Financial Winners and Losers: BofA

Updated closing market conditions and stock prices throughout.

Financial stocks finished Monday mostly higher, clawing their way back with the wider market after an earlier selloff, but a few big names closed in the red.

Concerns about the economy sent stocks lower ahead of the long holiday weekend on Thursday and as second-quarter earnings season approaches, investors remained negative for much of Monday morning. But the NYSE Financial Sector Index, like the Dow Jones Industrial Average, fought back and closed up 26 points to 3804.

Bank of America ( BAC) bucked the trend, falling 3.9% to $12.15 after a Credit Suisse analyst expressed concern about it's loan book. Analyst Moshe Orenbuche wrote that he expected charge-offs of $7.6 billion for the second quarter, up from $6.9 billion in the previous quarter. Orenbuch said another $1.9 billion is expected in home equity losses. , despite claiming the top position among global asset managers in a new survey by a U.K. market research firm.

Citigroup ( C) also closed to the downside, shedding nine cents to $2.79 after it appointed three executives to new leadership roles overseeing the Asia Pacific region. The appointments come after the departure last month of Ajay Banga for MasterCard ( MA). Stephen Bird and Shirish Apte were named as co-CEOs of the region and Shengman Zhang, who had served as the region's president, took the title of Asia Pacific chairman.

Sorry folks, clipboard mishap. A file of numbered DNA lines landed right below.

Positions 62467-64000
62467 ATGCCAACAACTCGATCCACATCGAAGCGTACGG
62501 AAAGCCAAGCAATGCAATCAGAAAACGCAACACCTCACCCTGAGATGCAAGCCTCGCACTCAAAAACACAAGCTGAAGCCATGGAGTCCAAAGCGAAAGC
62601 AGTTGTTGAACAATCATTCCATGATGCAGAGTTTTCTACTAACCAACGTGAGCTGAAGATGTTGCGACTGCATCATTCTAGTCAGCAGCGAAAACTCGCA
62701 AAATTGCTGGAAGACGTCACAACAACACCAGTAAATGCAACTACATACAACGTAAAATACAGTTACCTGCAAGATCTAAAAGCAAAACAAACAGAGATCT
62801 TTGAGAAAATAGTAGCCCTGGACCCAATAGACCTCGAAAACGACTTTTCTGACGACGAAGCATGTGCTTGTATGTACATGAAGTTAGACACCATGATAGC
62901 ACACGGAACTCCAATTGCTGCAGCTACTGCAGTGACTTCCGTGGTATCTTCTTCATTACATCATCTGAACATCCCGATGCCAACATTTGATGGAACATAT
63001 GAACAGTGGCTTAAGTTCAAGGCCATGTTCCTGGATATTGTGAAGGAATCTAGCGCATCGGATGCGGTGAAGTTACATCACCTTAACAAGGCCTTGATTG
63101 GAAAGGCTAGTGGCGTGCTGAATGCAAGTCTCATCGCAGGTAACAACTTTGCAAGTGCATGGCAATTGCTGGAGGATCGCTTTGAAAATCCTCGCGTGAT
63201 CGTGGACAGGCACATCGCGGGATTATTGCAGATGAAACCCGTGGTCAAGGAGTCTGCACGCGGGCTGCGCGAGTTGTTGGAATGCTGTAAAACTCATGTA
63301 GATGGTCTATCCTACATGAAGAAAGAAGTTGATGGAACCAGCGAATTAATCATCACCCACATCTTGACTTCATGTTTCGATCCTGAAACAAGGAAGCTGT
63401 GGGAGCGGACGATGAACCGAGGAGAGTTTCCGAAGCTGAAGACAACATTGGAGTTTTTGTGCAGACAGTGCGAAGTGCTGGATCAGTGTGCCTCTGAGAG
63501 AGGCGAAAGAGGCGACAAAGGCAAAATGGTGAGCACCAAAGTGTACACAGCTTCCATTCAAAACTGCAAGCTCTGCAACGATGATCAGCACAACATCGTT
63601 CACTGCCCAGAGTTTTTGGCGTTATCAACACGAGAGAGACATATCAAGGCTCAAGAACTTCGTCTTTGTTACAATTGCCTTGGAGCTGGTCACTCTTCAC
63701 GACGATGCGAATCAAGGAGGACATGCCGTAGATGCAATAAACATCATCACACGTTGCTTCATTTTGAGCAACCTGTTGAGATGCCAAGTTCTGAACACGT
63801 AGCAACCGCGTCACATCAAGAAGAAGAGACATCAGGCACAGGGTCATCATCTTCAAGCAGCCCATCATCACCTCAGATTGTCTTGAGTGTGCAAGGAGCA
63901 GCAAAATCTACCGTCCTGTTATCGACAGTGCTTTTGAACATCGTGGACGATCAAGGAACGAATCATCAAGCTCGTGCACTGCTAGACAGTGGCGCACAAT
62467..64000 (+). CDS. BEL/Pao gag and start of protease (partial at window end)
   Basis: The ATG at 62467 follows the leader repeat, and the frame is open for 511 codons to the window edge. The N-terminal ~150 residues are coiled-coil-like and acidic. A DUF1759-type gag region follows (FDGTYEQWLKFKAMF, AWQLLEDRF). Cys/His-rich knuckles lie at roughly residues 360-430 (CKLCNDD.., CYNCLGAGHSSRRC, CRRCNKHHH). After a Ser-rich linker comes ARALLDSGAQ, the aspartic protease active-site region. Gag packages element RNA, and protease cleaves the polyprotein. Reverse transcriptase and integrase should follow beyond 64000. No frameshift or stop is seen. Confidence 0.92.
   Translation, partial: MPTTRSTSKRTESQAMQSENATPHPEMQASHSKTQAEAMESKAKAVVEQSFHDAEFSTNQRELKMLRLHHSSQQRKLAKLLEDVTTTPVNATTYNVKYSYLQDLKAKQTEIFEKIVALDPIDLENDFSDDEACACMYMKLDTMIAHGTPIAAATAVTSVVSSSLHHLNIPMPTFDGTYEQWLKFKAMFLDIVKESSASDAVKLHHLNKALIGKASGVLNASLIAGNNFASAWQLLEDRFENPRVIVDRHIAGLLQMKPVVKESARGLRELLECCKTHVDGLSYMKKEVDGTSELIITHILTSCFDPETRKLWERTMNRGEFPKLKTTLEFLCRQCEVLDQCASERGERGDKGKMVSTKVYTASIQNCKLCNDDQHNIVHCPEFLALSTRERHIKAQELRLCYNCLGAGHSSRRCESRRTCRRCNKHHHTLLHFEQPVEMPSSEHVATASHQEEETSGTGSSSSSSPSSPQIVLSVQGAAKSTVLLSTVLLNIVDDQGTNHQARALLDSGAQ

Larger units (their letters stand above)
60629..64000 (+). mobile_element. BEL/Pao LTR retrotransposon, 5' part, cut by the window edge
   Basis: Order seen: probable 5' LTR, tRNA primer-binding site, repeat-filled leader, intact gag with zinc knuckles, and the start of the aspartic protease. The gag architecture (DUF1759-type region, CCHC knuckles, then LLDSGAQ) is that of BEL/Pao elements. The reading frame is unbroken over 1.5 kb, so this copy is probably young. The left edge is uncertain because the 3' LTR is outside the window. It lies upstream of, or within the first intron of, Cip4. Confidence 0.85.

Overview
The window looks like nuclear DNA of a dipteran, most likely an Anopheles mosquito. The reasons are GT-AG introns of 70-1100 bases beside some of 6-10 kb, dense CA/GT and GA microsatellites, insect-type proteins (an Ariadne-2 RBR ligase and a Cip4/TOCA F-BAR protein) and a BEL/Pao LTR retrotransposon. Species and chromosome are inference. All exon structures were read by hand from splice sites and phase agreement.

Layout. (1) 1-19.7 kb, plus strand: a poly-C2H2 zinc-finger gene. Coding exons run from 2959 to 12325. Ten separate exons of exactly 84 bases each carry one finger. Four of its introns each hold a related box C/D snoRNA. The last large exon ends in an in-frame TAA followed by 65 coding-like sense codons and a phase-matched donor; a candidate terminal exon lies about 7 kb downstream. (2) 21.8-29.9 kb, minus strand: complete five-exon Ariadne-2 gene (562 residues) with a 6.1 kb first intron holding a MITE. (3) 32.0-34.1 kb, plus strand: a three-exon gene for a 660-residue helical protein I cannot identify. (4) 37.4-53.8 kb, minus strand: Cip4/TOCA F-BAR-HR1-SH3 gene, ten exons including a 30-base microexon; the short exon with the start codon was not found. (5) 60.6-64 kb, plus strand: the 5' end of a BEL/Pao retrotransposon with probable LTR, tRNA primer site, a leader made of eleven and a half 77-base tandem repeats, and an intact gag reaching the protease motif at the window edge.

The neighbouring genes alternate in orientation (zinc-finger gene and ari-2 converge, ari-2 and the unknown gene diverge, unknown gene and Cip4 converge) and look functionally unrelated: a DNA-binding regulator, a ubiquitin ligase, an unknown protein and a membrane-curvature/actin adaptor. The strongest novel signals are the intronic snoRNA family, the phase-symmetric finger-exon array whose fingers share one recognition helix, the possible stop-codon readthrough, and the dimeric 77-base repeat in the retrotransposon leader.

Many other big financial stocks, however, eked out gains. Wells Fargo ( WFC) added two cents to $23.10, after it announced plans to expand its investment banking business, as reported by TheStreet.com last week. The bank will combine investment banking and capital markets businesses formerly operating under the Wachovia Securities and certain Wells Fargo brands under the brand Wells Fargo Securities .

BofA and Citi fell despite their appearance in a survey as among the biggest asset management companies in the world. BofA, with $1.5 trillion under management, took over the top spot from UBS ( UBS), according to Scorpio Partnership's Global Private Banking KPI Benchmark 2009. UBS, with $1.39 trillion under management, took second place, followed by Citi in third with $1.32 trillion and Wells Fargo in fourth with $1 trillion.

UBS shares closed up seven cents to $12.08. JPMorgan Chase ( JPM) was up 1% to $32.60.

American Express ( AXP) jumped 5.6% to $23.52 after the New York credit card issuer was upgraded to hold from sell by Stifel Nicholaus.
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